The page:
In 1760, forty years before Richard Trevithick came to the Penydarren
ironworks, the village of Merthyr Tydfil had consisted of only a small
cluster of houses and a few inns near to the ancient church. This was
dedicated to the memory of Tydfil, the martyred daughter of Brychan, ruler
of this area in the fifth century. One of the few dwellings of any size was
that known as the Court House. Built in 1717, on the site of the original
twelfth century courthouse, it was the home of Lewis of the Van. On the
valley sides above the village were numerous farms. Caedraw, the Welsh name
for the area behind the church, where the blocks of flats can be seen, ‘
means the field outside the village’ and reminds us of the rural character
of the area before the development of the iron industry.
By 1804 many new cottages had been built to house the ironworkers, but these
in the main had been built near to the sites of the works. The town itself
though, was also beginning to grow, with streets stretching west from the
High Street towards the River Taff. One of the earliest maps of Merthyr made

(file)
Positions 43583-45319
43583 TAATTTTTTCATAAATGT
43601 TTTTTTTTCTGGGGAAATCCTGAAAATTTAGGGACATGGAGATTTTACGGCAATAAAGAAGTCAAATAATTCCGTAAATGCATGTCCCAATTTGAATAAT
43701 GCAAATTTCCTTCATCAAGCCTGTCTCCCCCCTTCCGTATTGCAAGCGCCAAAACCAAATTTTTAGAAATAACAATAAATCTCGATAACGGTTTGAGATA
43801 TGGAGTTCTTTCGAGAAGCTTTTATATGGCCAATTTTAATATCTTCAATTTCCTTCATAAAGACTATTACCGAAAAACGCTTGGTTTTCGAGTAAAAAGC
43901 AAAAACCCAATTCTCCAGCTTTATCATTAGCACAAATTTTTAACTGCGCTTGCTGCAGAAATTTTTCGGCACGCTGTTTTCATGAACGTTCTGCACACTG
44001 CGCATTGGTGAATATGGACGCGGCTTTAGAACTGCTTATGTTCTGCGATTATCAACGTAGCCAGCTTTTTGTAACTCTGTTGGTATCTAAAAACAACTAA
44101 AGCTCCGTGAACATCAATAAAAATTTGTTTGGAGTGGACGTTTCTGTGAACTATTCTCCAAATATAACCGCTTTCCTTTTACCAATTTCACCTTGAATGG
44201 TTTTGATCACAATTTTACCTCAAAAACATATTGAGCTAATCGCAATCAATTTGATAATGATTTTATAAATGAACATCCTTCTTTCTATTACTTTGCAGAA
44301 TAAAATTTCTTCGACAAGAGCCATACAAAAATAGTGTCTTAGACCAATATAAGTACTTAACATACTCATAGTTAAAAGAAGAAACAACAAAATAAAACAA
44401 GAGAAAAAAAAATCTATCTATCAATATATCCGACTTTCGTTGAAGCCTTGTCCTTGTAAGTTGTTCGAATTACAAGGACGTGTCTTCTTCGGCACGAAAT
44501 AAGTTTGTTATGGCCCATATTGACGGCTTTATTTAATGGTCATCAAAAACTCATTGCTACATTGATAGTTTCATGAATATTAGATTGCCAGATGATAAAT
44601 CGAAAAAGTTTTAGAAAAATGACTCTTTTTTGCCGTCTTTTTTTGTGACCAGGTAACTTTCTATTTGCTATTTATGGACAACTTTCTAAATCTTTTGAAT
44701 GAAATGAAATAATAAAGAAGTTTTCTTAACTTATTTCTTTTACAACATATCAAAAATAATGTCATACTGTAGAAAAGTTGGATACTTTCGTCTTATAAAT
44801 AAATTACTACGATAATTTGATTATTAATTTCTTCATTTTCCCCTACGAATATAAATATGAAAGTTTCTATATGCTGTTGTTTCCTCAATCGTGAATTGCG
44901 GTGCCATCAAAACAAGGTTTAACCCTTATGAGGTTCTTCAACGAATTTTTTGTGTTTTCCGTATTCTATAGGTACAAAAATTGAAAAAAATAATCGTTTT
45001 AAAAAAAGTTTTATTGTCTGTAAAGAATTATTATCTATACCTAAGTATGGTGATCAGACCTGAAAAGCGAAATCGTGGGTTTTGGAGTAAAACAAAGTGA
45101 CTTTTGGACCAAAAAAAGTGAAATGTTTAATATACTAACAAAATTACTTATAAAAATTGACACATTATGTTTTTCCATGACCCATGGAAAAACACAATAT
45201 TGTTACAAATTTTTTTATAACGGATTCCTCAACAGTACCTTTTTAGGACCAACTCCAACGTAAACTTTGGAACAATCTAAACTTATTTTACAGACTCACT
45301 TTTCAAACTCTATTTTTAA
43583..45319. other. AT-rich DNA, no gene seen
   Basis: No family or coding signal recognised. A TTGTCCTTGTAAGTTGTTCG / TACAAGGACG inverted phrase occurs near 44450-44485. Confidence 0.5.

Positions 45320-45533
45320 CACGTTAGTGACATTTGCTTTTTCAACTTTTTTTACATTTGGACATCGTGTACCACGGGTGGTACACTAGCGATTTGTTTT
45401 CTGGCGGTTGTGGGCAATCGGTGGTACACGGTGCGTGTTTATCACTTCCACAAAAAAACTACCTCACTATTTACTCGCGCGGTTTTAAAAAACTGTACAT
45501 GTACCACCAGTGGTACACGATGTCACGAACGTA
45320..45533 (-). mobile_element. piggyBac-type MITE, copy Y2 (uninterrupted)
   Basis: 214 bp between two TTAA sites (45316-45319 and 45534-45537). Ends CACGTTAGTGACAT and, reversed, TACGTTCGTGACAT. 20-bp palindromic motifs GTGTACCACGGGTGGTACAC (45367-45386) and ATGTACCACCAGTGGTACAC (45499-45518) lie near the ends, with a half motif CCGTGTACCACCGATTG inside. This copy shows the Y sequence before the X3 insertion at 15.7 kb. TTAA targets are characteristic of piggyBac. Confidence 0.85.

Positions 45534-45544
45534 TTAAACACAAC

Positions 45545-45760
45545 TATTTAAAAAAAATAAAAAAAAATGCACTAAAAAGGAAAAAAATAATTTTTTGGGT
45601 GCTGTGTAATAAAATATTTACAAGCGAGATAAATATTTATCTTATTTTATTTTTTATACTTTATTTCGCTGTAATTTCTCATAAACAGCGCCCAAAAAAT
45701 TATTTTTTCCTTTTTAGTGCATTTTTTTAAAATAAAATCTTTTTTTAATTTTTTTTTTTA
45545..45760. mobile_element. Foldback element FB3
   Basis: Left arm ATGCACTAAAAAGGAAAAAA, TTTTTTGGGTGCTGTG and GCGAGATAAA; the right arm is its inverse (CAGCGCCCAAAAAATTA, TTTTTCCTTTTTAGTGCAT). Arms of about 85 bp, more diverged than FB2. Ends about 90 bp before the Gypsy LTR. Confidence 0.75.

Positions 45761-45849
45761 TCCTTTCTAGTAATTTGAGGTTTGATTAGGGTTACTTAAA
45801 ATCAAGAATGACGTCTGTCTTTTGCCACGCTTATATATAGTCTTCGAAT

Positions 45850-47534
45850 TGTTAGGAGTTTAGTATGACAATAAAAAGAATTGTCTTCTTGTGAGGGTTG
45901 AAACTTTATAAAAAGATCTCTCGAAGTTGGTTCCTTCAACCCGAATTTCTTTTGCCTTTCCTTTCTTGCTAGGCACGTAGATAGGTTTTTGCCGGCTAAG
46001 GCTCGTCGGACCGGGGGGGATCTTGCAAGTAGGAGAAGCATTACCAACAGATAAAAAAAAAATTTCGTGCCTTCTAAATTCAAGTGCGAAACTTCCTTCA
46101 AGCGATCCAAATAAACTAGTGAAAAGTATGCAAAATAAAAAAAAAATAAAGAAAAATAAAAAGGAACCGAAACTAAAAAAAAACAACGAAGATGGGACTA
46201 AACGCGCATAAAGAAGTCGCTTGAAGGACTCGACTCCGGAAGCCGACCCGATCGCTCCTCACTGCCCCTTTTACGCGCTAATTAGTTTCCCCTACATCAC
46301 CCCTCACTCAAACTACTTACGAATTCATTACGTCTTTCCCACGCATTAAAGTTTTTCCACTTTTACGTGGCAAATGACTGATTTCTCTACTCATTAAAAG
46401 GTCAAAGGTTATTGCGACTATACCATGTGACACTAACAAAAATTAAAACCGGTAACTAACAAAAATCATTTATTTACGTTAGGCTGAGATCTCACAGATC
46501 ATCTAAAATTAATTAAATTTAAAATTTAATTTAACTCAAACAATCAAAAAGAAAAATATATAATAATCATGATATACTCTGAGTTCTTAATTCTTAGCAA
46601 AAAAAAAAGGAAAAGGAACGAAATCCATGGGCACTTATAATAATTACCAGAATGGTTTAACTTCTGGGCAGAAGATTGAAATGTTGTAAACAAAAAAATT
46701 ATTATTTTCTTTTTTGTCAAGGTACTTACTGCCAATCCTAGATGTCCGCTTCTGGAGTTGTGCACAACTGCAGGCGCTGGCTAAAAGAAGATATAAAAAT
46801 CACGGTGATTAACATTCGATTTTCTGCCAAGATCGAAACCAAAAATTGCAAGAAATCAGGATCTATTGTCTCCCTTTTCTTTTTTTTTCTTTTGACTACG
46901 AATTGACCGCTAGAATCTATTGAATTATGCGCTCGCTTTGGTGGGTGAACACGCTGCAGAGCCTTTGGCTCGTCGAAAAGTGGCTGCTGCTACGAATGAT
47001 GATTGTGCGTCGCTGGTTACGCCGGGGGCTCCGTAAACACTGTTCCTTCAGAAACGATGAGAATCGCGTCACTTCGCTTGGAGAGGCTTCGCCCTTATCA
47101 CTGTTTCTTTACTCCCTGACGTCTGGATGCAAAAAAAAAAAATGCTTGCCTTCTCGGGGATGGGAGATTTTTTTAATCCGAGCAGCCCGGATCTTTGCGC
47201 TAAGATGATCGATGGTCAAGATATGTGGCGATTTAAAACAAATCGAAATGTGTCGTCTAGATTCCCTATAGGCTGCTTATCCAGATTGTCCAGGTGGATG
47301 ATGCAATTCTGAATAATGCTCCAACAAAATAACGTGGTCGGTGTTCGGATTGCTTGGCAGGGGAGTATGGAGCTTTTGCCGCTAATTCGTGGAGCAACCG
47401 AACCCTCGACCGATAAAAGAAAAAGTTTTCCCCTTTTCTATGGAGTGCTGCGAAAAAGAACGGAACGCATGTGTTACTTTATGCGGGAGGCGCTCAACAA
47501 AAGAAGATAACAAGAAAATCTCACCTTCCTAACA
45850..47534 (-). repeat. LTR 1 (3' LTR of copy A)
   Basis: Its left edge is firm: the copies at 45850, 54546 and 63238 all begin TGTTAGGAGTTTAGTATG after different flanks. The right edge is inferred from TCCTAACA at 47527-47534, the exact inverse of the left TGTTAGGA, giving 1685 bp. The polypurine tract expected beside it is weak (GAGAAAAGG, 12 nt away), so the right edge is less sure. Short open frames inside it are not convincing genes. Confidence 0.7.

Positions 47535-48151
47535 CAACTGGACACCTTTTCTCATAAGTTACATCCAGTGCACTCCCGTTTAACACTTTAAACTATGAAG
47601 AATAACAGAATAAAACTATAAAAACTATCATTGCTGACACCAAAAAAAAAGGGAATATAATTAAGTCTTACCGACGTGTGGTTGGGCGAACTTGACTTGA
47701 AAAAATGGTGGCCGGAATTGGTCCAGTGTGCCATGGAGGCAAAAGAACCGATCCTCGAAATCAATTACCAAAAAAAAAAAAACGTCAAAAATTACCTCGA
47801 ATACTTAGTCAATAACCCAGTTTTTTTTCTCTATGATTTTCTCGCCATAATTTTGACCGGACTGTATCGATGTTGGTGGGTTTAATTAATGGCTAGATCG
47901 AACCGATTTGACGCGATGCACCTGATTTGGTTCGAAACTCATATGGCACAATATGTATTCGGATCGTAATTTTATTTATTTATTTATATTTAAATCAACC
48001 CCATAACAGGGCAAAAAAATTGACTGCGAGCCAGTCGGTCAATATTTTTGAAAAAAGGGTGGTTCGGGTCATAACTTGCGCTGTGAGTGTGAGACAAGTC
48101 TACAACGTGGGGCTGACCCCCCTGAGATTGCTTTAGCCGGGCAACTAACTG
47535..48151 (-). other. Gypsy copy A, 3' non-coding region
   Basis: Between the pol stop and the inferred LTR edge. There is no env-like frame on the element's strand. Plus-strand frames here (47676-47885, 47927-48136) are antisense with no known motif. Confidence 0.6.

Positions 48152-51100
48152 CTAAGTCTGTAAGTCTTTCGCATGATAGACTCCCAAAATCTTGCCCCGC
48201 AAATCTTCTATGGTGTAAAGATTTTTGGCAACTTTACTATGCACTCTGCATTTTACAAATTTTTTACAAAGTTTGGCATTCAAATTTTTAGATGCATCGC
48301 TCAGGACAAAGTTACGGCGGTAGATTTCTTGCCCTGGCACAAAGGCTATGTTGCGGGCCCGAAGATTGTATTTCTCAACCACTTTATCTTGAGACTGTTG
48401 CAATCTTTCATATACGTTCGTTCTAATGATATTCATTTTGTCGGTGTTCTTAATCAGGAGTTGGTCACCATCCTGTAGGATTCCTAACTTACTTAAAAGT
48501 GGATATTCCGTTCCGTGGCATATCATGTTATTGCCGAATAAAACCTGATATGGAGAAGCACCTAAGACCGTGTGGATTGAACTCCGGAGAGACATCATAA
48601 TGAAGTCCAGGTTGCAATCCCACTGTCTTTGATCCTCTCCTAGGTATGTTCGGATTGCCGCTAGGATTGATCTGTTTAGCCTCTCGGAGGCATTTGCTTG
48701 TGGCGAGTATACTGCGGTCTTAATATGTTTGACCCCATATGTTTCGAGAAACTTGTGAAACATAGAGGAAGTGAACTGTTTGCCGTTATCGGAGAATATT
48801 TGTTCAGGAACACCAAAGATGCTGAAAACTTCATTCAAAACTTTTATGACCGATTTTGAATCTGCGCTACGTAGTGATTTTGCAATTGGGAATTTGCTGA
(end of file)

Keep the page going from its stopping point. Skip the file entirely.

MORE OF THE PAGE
in 1830 shows that there was little development in the area where we are
standing and the view from this spot in 1804 would have bourn no resemblance
to what we see today. The church and Court House (now the Labour Club)
remain, but even these building are considerably altered.
The road that runs south from Penydarren, alongside the Tesco store, is
still called Tramroadside and travels behind the former Glove and Shears
public house, towards the site of the Plymouth ironworks. It was in the
1840’s that this district of Merthyr began to see very many changes, first
in 1841 when the Taff Vale Railway Company completed their railway between
Cardiff and Merthyr Tydfil.
The line was opened with great celebration on the 12th of April.
“On Tuesday evening the bellman went round the town and announced that that
the railway was to be opened the next day, the shopkeepers would not open
their shops and the townspeople had resolved to make it a special holiday.
On that day the first train was to start at twenty past eight in the
morning, and long before that
time crowds of people directed their steps to
the terminus or mounted the cinder tips, from which they could obtain an
excellent view of the trains for a scape of two miles. Flags were flying in
all directions. When all had taken their seats and everything was ready the band played ‘See
the Conquering Hero comes’, and at twenty minutes past eight exactly the
signal was given and away we went, amidst the sound of the cannon, the music
and the cheers of thousands of spectators”.